Sunday, June 30, 2013

Sunday Poetry - William Wordsworth

Here's another of the 1802 sonnets by Wordsworth. This lovely poem is a plea to slow down & enjoy the present moment. The speaker sounds weary & longing for rest & a chance to catch his breath.

The world is too much with us; late and soon,
Getting and spending, we lay waste our powers:
Little we see in Nature that is ours;
We have given our hearts away, a sordid boon!
The Sea that bares her bosom to the moon;
The winds that will be howling at all hours,
And are up-gathered now like sleeping flowers;
For this, for everything, we are out of tune;
It moves us not.--Great God! I'd rather be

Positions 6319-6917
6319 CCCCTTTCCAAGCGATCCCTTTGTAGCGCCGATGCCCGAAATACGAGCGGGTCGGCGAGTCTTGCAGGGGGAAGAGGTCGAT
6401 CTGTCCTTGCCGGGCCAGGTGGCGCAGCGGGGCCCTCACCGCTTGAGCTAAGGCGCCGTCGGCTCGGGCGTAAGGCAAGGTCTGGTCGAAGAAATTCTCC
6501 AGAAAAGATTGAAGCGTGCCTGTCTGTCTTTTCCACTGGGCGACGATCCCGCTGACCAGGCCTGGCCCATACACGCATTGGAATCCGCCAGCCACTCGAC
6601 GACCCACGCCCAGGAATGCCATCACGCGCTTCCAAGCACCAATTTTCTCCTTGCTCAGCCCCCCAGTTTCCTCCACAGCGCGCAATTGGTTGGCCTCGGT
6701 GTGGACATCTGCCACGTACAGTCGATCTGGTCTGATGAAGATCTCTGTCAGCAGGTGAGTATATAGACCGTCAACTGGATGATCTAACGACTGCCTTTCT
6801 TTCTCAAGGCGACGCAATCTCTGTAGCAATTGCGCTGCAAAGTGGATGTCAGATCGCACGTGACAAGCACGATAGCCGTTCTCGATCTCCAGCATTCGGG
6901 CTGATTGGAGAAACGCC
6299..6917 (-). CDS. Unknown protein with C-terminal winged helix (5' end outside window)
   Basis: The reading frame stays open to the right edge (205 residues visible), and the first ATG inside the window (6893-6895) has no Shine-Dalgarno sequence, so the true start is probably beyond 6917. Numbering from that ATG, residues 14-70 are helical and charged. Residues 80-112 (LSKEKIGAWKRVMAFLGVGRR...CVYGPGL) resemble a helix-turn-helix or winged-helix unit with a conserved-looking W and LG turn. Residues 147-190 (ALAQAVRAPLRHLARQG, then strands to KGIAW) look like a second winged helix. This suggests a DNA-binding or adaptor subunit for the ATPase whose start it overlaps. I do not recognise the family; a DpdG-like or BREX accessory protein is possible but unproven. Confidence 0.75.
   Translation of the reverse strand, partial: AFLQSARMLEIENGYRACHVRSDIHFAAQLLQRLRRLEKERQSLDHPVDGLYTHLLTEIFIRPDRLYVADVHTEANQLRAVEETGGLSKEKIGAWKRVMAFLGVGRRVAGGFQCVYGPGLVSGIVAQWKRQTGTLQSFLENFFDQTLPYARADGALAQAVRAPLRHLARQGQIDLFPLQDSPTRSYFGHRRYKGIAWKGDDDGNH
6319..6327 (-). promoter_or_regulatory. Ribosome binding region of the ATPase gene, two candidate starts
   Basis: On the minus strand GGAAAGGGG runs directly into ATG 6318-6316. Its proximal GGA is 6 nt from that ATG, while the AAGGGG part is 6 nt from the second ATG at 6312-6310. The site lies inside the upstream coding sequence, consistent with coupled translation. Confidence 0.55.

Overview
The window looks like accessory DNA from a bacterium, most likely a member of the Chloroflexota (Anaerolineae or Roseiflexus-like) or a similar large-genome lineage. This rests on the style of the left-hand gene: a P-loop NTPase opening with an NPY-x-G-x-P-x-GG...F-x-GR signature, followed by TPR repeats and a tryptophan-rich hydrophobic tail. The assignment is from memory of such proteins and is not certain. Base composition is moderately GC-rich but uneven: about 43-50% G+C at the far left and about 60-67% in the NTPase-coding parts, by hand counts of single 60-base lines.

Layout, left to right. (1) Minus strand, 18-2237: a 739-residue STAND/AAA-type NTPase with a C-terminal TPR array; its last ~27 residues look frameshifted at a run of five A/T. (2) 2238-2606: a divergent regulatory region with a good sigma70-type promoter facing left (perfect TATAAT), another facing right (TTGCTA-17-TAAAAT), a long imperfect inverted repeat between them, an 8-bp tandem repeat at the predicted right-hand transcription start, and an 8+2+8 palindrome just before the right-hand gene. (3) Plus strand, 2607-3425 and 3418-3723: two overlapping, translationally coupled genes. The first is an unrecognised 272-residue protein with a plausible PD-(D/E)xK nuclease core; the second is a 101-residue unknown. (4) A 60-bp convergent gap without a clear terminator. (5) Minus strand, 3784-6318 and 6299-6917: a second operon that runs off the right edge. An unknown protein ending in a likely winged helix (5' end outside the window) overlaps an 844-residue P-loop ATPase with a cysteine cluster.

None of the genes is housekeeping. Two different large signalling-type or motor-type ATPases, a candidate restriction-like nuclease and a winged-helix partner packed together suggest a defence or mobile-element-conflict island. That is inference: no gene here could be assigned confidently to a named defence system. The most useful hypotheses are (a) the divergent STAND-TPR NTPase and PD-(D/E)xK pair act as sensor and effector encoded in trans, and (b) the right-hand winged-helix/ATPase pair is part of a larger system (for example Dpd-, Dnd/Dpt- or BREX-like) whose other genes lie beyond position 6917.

A Pagan suckled in a creed outworn;                        
So might I, standing on this pleasant lea,
Have glimpses that would make me less forlorn;
Have sight of Proteus rising from the sea;
Or hear old Triton blow his wreathed horn.


  1. I love your Sunday poems - they're like having a peaceful moment of meditation amid the chaos (perhaps, even, imagining myself "on this pleasant lea").

    1. Thank you Vicki, I enjoy stopping to read some poetry every week as well.

  2. Thanks, Lyn, for showing me this Wordsworth poem. I know a lot of 20th Century poetry, but not a lot before that.

    1. You're welcome Sue. I'm the opposite, I know a lot more 19th century poetry than 20th!